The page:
Saturday, January 25, 2020


Obituaries are a thing.

America is an odd culture. We avoid the topic of death like a plague yet the Internet is packed with discussions of people who read the newspapers (and Internet) obituaries everyday of their lives and why they do it. A cursory examination of Google Scholar did not turn up any studies, nor could I find any data, on people who read obituaries.

There are many citations on Google Scholar about obituaries, to read them, how to write them, how and why to research them, what they tell us about the people they discuss, what they tell us about society in general.

It's interesting reading. You might take some days to study obituaries.

Why am I talking about them? 

Well, it's a lead in to my excuse for my absence from this blog for a couple of months.

First, a very close friend died. Learning can be…somber, but it's always potentially edifying. I learned that, as you get older and old friends die off, it gets easier to shrug it off. Bereavement is about loss, not pity for the deceased. After you loose enough, you get used to it and life teaches you that everything isn't necessarily about us. The world goes on.

When you know you are dying, you can either say, "I'm dying," or "I'm going to live until I die." Mike showed that it is entirely possible to do the latter with all the determination of a 20-something with nothing but life ahead of them. Another person I knew who "died well" was my father. You can learn a lot from folks like that.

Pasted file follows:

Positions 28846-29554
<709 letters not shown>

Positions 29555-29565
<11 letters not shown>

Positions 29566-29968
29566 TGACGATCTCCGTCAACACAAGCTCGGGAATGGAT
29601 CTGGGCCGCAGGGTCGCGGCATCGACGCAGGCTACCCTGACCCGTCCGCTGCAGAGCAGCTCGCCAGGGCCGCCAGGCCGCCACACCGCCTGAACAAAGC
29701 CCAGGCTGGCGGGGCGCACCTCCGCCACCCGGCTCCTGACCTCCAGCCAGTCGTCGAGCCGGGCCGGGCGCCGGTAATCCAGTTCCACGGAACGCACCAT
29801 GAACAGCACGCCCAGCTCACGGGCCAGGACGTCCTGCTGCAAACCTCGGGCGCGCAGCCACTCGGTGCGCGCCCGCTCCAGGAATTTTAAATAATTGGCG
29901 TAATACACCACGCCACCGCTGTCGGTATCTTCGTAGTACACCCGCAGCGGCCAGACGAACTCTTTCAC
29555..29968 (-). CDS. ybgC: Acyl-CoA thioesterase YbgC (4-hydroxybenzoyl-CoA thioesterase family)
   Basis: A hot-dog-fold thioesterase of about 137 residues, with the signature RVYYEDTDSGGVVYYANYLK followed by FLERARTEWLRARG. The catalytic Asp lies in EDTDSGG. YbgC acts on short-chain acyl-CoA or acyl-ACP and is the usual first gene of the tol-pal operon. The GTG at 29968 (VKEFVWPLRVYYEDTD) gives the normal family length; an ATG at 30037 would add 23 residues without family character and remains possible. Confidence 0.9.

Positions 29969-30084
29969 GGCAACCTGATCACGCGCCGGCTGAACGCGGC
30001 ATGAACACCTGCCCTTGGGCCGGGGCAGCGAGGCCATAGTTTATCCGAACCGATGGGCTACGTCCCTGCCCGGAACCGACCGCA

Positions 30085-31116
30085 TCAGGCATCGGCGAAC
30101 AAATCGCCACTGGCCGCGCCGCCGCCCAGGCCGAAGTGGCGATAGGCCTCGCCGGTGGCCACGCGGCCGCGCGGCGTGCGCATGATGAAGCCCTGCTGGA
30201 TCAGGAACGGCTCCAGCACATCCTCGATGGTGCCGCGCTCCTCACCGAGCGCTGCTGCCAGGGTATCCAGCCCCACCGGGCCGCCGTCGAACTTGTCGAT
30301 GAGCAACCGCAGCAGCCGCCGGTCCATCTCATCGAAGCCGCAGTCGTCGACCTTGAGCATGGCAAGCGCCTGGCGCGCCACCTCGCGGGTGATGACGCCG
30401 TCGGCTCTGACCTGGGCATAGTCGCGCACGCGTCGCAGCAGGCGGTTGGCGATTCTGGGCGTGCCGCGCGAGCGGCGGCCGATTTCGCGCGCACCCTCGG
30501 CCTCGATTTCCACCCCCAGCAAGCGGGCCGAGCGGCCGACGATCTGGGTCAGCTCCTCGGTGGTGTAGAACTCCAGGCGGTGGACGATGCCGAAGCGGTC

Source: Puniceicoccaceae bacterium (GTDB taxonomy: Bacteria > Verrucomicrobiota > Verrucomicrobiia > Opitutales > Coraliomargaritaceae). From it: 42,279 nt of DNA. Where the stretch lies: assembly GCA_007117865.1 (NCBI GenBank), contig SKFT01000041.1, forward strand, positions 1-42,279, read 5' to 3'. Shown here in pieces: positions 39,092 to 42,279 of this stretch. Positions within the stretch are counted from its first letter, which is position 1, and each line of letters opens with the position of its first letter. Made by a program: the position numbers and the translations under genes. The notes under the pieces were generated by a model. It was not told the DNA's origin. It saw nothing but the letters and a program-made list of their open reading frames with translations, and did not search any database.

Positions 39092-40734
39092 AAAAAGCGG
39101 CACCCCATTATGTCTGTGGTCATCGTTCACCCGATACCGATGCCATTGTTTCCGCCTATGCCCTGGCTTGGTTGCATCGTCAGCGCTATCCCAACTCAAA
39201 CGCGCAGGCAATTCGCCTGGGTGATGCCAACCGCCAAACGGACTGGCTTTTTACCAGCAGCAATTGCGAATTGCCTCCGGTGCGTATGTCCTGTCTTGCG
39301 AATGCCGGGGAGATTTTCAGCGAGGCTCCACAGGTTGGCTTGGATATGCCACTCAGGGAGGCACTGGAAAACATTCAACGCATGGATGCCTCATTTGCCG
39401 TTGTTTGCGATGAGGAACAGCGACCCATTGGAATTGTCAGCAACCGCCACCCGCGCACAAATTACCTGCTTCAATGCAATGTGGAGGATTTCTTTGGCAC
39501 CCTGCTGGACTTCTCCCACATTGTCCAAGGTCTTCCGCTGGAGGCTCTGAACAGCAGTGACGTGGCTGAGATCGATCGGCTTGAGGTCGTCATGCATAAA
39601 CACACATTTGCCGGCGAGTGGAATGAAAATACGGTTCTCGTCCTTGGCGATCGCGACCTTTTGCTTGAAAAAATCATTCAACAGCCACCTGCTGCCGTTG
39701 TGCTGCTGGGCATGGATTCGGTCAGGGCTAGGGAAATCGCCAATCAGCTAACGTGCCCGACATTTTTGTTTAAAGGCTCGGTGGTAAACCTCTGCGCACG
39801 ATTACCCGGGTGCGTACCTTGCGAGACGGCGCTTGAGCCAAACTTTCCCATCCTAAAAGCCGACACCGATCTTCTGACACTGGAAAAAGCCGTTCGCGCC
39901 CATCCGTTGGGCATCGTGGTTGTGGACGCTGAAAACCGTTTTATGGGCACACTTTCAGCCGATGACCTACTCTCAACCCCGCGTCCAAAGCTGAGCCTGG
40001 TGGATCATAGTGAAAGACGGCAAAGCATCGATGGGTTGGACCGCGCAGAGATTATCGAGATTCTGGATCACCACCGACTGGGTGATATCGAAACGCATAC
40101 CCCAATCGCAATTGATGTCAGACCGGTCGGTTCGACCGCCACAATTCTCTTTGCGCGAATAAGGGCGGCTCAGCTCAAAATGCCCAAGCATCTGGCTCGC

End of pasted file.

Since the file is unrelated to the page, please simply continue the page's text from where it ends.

A week later, I went to church and couldn't sing. The next day, my annual episode of bronchitis was in full swing. I have learned to expect it every year. Some truths are just nasty. So, for a month, I sat around hacking my brains out and wearing myself down.

A close friend and college math professor was scheduled to attend a mathematics conference in town and I had said that I would go with him. It was the week after my hacking cough had let up and I was flat worn out but I keep my word, and I really did want to go since I'm an amateur mathematician and it would give me something to blog about. I had the opportunity to go as his guest, which meant a 95% discount. On my pension, it was an offer I could not refuse.

Of course, it was mostly sitting through lectures and strolling around math art exhibits and vendors (I bought gifts for folks). There was a surprising lot about my own, not so deep interests - math education and statistics. So, at least I enjoyed further abrading my life force. And I got some close-ups of the big blue bear.

At least, between bear and horse, the more personable one is the more accessible.

Finally, I'm on the mend and I've even knocked out another terminal hike (that leaves three to go) and that will be the subject of my next blog.

I recommend not avoiding mental adventures like community lectures and conferences because you think they will be boring. It's all mindset. Things that you expect to be boring usually are.

Shake out the obituary section of a newspaper. Look at some obits online. Do they have a consistent structure? Do you know an obituary reader? If so, why do they enjoy reading obituaries? What do obituaries tell us about our attitudes toward death? What do obituaries tell us about our attitudes toward life?

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